Our understanding of American colonial history tends to be English-centric, regardless of the fact that both Spain and France had active and substantial colonies on the North American continent.
The whole colonial experience never was all-English, all the time.
For instance, Sir Francis Drake (c. 1540-1596) was the first Englishman to land on the California coast near present-day San Francisco in June 1579. Naturally, he claimed the “new land” for Queen Elizabeth I and England. Just one problem: the English never established a colony in California.
In fact, Juan Rodriguez Cabrillo (?-1543), a Portuguese explorer, stepped on to a California beach near present-day San Diego in September 1542, about 37 years before Drake got California sand between his toes. Cabrillo claimed the western coast as part of “Alta California” for the Spanish Empire. The California territory was absorbed into Mexico in 1821. The Spanish colonists and their descendants were a presence in California until it was admitted to the Union as the 31st state in September 1850 (after the gold rush started).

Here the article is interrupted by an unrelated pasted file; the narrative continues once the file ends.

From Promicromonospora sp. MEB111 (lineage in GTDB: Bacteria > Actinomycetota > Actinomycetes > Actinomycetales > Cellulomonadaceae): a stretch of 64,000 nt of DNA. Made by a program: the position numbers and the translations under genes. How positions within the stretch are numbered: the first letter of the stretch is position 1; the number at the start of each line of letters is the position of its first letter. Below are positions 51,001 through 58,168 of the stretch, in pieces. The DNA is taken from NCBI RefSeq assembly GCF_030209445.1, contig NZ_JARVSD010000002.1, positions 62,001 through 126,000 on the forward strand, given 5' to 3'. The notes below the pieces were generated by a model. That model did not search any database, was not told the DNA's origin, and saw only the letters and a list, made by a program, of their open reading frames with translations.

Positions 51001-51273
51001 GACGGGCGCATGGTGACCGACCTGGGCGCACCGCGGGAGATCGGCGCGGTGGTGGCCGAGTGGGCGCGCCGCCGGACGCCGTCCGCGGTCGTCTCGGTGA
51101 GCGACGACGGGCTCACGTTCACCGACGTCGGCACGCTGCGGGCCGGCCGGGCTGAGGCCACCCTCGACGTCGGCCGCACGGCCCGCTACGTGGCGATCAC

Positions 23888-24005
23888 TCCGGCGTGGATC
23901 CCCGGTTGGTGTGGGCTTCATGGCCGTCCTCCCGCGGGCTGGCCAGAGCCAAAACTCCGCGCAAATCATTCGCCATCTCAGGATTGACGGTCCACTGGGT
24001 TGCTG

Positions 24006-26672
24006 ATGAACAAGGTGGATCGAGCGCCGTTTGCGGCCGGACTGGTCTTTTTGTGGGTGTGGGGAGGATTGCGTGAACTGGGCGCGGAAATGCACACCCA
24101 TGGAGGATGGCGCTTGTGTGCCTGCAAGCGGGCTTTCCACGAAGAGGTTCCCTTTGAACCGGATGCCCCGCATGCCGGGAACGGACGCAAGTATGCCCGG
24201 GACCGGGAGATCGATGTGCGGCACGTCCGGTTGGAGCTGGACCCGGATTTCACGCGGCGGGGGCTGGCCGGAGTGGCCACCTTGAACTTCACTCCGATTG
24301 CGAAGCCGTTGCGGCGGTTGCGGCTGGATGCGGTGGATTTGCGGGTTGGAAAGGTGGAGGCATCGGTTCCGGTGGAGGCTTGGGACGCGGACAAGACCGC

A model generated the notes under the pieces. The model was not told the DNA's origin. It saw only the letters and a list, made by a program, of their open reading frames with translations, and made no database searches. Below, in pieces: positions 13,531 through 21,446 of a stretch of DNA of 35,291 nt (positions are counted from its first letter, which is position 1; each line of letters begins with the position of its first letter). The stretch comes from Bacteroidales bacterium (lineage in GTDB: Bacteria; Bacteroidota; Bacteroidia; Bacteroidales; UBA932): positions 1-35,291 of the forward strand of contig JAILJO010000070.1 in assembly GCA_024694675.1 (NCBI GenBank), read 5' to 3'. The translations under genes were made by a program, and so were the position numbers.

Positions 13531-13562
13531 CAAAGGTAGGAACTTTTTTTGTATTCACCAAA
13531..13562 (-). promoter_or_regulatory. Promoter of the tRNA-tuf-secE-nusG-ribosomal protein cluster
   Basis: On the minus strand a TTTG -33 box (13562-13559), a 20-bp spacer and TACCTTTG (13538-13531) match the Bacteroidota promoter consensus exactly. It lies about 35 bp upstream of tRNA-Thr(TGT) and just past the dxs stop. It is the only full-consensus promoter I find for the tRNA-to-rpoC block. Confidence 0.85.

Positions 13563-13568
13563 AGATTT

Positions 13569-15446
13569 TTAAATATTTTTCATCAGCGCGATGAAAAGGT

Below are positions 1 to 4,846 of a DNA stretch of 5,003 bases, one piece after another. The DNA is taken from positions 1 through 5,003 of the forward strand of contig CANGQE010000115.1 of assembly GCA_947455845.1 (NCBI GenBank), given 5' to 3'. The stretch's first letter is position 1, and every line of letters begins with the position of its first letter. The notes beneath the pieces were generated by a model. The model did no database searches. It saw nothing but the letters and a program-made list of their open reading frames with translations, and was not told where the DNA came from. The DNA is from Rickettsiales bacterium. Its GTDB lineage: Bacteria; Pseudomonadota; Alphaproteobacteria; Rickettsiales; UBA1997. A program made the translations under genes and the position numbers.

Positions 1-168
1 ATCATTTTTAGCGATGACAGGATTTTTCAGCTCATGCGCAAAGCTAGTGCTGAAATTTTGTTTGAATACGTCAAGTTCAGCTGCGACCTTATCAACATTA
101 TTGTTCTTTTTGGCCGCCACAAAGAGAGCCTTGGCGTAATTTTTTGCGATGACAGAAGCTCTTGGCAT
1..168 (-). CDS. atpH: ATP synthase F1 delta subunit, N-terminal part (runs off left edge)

N. B. Before the arrival of Europeans in the 16th century, by some estimates the California territory was the home of about one-third of Native Americans living in the transcontinental expanse that would become the first 48 American states.
Copyright © Richard Carl Subber 2015 All rights reserved.